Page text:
Untreated snoring and sleep apnea is dangerous. When these conditions go untreated, they can lead to a variety of comorbidities that include a number of health conditions. From increased risk of cardiovascular disease to diabetes, comorbidities of sleep apnea are nothing to be ignored. To help you gain a better understanding, here are a few health problems linked with sleep apnea:
The Risks and Dangers of Sleep Apnea
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Sleep apnea can lead to heart attacks, which cause people to die in the middle of the night due to low oxygen. Low oxygen levels can lead to internal body stresses that overwhelm the cardiovascular system. As you might know, heart disease is the leading cause of death in America, while stroke takes fourth place for the cause of death and a leading cause of disability. High blood pressure, as well, is a major risk for both stroke and heart attacks. The relationship between sleep apnea, hypertension and cardiovascular disease is very strong, which makes it vital that everyone understand this connection and seek treatment immediately.
High Blood Pressure
Obstructive sleep apnea (OSA) can contribute to high blood pressure in people who have it due to the frequency of waking up at nighttime. Because of this, hormonal systems go into overdrive, which results in high blood pressure levels. The sudden drops in blood-oxygen levels that occur during sleep apnea episodes increase blood pressure and place a strain on your cardiovascular system.
Type 2 Diabetes
People suffering from Type 2 diabetes will often also suffer from sleep apnea, which can also lead to obesity. As you might know, obesity is another common comorbidity of sleep apnea. In addition to obesity, diabetes and sleep apnea share a long list of other potential complications, including:
- High blood pressure
- Cardiovascular disease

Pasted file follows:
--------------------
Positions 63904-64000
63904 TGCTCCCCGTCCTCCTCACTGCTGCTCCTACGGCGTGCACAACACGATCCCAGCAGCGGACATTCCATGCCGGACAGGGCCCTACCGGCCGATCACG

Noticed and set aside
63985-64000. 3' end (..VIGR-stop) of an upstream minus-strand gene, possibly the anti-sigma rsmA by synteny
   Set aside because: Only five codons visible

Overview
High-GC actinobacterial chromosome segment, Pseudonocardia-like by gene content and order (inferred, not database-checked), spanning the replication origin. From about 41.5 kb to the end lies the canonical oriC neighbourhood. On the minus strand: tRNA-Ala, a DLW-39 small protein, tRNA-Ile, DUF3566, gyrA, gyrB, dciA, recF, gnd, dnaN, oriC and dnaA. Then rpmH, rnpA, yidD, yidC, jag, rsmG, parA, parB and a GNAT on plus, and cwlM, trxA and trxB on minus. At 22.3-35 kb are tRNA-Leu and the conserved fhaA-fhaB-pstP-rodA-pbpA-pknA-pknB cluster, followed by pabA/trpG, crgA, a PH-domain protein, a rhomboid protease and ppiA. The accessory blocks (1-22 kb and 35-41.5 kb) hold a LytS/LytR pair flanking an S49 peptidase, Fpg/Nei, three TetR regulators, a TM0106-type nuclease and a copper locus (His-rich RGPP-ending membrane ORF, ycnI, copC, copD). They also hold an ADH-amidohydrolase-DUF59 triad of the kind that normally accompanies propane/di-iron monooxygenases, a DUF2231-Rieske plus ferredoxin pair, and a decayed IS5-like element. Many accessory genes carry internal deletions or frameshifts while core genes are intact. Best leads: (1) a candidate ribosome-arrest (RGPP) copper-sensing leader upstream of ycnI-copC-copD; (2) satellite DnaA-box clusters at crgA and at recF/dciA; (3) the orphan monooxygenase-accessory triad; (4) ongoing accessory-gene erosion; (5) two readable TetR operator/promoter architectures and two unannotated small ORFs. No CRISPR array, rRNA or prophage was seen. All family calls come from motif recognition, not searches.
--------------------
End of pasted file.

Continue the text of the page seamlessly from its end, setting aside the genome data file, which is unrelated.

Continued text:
- Changes in glucose metabolism
- Weight control problems
While treating sleep apnea is important in getting a good night’s sleep, treatment can also help treat and maybe even eradicate many other diabetic complications.
While there is no proof that sleep apnea causes acid reflux or persistent heartburn, it has been shown that people with sleep apnea do complain of acid reflux. As a result, treatment of sleep apnea appears to improve acid reflux and vice versa. The association with sleep apnea and acid reflux is relatively new, but we have been aware of it for some time now. Some of the connections include:
- Interrupted sleep
- Relaxation triggers
- CPAP side effects
Taking the next step by treating sleep apnea and acid reflux will help you maintain a healthy, active lifestyle without complications.
As mentioned above, obesity is a leading cause and side effect of sleep apnea. By adding on weight, it raises the risk of sleep apnea, while losing weight can help cure sleep apnea. When people are severely overweight, they can fail to breathe rapidly enough or deep enough. When this occurs, it results in low blood oxygen levels and high blood carbon dioxide levels. And when this happens, many people who are obese stop breathing altogether for short periods of time during sleep. In return, this places an extreme strain on the heart, which can lead to symptoms of heart failure.
Contact Dr. Sara for more information on the risks and dangers of snoring and sleep apnea in North Scottsdale.